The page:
Clem Sunter

Two Great South Africans

2010-11-17 12:30

Clem Sunter

Last week saw the death of a great South African. His name was Rob Filmer and his life should serve as an inspiration for all of us who live at this end of the continent.

Together with his wife Julie, he established Eco-Access, an organisation to help disabled people discover the beauties of nature and to make the nature reserves in South Africa – in particular the camps – accessible to such people. They started a “green revolution” of their own for which they have deservedly received numerous awards.

There was a twist to the tale. Rob Filmer was diagnosed with diabetes at a very early age. By the time he met Julie, he had lost his sight due to this condition and had to have regular dialysis. As he himself declared: “Jules and I have enjoyed the most special relationship. Many people stand in awe and admiration of the love and closeness we share. Maybe it is because of my vulnerability and maybe it is in spite of it.”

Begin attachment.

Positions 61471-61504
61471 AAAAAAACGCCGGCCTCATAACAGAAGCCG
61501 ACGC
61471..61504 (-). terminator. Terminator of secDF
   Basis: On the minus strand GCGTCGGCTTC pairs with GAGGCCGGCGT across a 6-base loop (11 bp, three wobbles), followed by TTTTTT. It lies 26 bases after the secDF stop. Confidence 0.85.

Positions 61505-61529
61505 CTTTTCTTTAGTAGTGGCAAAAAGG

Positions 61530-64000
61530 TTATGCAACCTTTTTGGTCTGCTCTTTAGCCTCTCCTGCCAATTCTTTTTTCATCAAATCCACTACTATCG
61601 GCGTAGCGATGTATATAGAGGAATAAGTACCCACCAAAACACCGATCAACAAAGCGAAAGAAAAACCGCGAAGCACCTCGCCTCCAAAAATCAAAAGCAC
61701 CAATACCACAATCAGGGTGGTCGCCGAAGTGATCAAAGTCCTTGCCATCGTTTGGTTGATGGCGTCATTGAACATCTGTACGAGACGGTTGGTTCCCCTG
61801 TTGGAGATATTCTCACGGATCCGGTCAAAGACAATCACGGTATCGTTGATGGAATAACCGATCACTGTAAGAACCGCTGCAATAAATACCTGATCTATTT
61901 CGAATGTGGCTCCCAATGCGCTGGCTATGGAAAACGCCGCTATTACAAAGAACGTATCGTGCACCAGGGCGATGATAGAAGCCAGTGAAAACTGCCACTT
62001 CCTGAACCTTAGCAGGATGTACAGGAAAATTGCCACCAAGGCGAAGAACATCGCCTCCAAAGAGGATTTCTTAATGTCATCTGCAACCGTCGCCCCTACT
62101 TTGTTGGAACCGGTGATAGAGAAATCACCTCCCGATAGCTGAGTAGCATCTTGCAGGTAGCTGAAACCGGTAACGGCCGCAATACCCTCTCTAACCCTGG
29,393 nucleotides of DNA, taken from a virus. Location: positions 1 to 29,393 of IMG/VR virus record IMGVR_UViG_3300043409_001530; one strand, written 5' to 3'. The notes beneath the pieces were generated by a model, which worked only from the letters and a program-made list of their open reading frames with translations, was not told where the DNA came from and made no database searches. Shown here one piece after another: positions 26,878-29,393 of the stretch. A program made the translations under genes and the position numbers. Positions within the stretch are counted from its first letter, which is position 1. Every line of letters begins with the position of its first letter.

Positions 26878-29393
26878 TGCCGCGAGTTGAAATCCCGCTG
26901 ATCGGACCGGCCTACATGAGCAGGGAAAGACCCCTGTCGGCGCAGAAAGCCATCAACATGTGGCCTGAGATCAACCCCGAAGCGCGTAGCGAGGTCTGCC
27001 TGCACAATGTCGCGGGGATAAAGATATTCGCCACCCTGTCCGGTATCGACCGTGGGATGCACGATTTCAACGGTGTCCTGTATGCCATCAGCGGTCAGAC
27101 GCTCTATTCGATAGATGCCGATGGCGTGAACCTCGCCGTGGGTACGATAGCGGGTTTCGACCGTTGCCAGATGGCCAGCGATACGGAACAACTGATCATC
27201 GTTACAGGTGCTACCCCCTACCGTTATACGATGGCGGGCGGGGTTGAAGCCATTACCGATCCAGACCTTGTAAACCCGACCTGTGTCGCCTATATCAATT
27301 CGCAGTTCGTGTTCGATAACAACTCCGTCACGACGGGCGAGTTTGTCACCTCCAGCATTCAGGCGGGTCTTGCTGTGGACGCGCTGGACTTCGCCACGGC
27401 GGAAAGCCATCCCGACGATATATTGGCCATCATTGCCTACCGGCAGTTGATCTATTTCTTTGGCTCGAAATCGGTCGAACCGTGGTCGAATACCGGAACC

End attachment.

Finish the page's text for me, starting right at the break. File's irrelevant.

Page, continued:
I remember a dinner for Eco-Access at which I was asked to speak. Rob went through a series of dramas over his health beforehand, but he was the life and soul of the party at our table. He was always joking, yet underneath the humour lay a soul which always rose to the challenge and made as its chief objective the happiness of others.

Julie put it this way: “Back in 1997, we were troubled at how people did not seem to comprehend our situation. Now we have began to realise that perhaps it was not for them to understand. It was ours to deal with, learn from and come to terms with, in whichever ways we chose to do so. They were on their own paths, doing their own thing, dealing with their own personal process, joys, challenges and difficulties.

“Although we are all interdependent beings supporting each other to cope, progress and survive, we are also each on our particular delicate journeys, with their meanings or lack thereof. We all move to our own particular drumbeat. Only we can change our rhythm.”

What a beautiful way of describing life in general and that of her husband in particular!

A book of Rob’s life is due to be published shortly. Interaction with people was always part of Rob’s medication. I have always felt that to improve your own quality of life, you must improve the quality of life of the people around you. Rob and Julie have done this for years under exceptionally arduous circumstances.

Now Julie is left to carry on the honourable tradition of making the wonders of nature something that anybody – whatever their health and whatever their circumstances – can marvel over. She will be successful because she too is a great South African.

To Rob, goodbye and thanks for all the good times from a fellow guitarist.

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